Andrew Fauerbach, Thomas King, Amber Lindberg, Elijah Thomas
Professor San Martin
Topics in Environmental History
Chapter 6 – Electronic waste: The “Clean Industry” Exports Its Trash
The author of the book is David N. Pellow who is a Dehlsen Professor, Department Chair of Environmental Studies. He is a very well-versed in the topic of environmental racism because of his Ph.D and M.A. degrees in Sociology from Northwestern University as well as his B.A. degree in Sociology.
Chapter six of this book describes the true impact that technology has had on our environment. The chapter describes the history of e-waste and how improper e-waste disposal has had severe consequences on the environment and people’s’ health. Pellow notes that how the distribution of e-waste across country borders is an act of environmental racism.
Pellows uses the history of e-waste disposal to formulate the argument that moving waste across border is an act of environmental racism. The technology industry is one of the fastest moving industries across the world. Pellow notes that in the “global North nations are heavily wired, while access to this technology in most southern nations [are] considerably lower” even though a majority of the waste is sent to these southern nations to deal with (Pellow 185). E-waste is defined as a large number of household appliances and other electronic devices. Many electronics like computers and cellphones contain lead, mercury, cadmium, and other hazardous materials.
When electronic devices are discarded, the waste is shipped to urban and rural areas where the material is disassembled and sold or dumped as waste. Pellow argues that “this practice creates a massive transfer of hazardous waste products from North to South and is responsible for harming the public health and the integrity of watersheds” (185). The lead and heavy metals seep into the water supply from landfills. According to a study done in 2004, “consumer electronics already constitute 40 percent of lead found in landfills… about 70 percent of the heavy metals in landfills come from electronic equipment discards” (187). This leads to many different health consequences including damage to the nervous system and loss of mental ability.
For global North countries, it’s cheaper to send the waste away to poorer countries. In India, recycling a computer is about four dollars whereas in the United States it costs about twenty dollars. The GrassRoots Recycling Network noted in response to the EPA’s decision to allow waste exports that “Asian peoples are now asked to accept pollution that we have created simply because they are poorer” (194). This ultimately ends up hurting the in the people, workers, and ecosystems of many southern countries.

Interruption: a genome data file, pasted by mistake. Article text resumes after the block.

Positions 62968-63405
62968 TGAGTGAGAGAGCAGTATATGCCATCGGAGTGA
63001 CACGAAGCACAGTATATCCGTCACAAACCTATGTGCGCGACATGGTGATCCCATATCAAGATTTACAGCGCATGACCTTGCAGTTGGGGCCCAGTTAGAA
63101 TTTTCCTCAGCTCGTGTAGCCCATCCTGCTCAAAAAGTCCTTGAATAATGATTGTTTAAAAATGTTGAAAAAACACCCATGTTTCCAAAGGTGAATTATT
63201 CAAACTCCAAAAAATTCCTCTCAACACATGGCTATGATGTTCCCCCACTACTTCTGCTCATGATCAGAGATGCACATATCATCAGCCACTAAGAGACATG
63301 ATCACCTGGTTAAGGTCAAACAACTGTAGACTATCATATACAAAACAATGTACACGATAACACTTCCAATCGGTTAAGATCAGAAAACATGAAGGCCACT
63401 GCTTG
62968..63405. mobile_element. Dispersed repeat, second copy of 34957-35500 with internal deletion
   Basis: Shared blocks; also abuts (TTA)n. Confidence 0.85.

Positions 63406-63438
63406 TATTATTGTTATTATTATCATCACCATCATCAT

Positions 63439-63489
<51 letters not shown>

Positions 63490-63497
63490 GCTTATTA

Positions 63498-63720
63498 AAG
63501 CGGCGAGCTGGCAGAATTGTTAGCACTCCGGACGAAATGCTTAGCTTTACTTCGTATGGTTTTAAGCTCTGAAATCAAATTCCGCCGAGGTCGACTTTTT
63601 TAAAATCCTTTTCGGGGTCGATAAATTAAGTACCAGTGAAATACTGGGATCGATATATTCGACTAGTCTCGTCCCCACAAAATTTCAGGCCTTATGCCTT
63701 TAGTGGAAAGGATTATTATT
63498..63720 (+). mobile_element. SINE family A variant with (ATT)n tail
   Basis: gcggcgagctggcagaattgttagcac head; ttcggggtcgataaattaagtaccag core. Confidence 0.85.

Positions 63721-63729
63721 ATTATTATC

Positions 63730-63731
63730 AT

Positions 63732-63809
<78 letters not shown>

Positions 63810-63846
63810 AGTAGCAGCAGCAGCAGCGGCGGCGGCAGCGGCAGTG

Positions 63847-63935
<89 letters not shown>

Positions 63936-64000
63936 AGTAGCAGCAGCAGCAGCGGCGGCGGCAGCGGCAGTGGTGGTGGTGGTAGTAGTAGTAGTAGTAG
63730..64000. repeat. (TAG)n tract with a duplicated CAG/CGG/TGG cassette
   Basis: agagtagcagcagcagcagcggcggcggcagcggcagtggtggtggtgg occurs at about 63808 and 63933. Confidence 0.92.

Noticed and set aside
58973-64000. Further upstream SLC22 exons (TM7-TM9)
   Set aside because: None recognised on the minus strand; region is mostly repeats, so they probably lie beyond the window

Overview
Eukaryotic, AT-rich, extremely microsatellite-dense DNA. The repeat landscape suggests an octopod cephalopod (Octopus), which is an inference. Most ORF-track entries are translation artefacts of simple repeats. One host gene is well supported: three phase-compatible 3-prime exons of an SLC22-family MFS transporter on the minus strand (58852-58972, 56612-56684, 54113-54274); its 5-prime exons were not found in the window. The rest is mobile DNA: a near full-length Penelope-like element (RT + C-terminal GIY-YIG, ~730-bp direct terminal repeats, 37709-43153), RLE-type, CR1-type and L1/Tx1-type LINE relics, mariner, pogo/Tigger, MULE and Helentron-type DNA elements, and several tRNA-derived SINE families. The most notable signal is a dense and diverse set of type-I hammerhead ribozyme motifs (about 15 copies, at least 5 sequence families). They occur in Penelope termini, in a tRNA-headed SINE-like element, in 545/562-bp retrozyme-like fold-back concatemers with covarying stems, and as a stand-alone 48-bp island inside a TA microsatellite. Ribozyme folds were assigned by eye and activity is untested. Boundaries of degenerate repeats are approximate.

The severity and amount of e-waste that is disposed into the environment is much too large. Pellow argues this and backs it up with concrete evidence, as he states “The 315 million computers that became obsolete between 1997 and 2004 contained more than 1.2 billion pounds of lead. When these components are illegally disposed of and crushed in landfills, the lead is released into the environment, posing a hazardous threat to current and future generations” (187). All of Pellow’s arguments were very clear and concise, as he cleared up all of the uncertainties I had through the entirety the chapter.
While reading this illuminating chapter on e-waste, our group instantly recognized how it branched off of a previously discussed topic. It was clear that e-waste was a key part of the north to south dumping pattern. Electronic waste, just like other toxic waste which was discussed in class, is “recycled” and brought to countries in the south to be dismantled to save valuable metals but exposes workers to very dangerous toxins found in the batteries and the plastic they burn. During our discussion of this chapter, it was noted that we were aware of how incredibly unfair it was that those who were not responsible for the incredible mess were suffering the repercussions of needing to accept this waste. We drew a parallel to other articles which we read, describing how these dangerous chemicals and dumping areas were more often than not near areas with large numbers of minorities (in America), who also suffered health problems because of it. We felt that the bigger discussion this chapter brought about was how environmental racism, especially dumping, was a problem which is found all over the world and it is the north that needs to be held accountable for the waste they make.
This work inspires questions such as “Is it necessary for countries in the global North to regulate, or even ban e-waste. It is a very hot topic for environmentalists and businesses alike, and could pose an even greater threat to the environment in the future if nothing is done about it. Also if e-waste is rapidly flooding global South nations, what major preventative action is going to be taken?
Pellow, David Naguib. Resisting Global Toxics Transnational Movements for Environmental Justice. The MIT Press, 2007. [Chapter 6]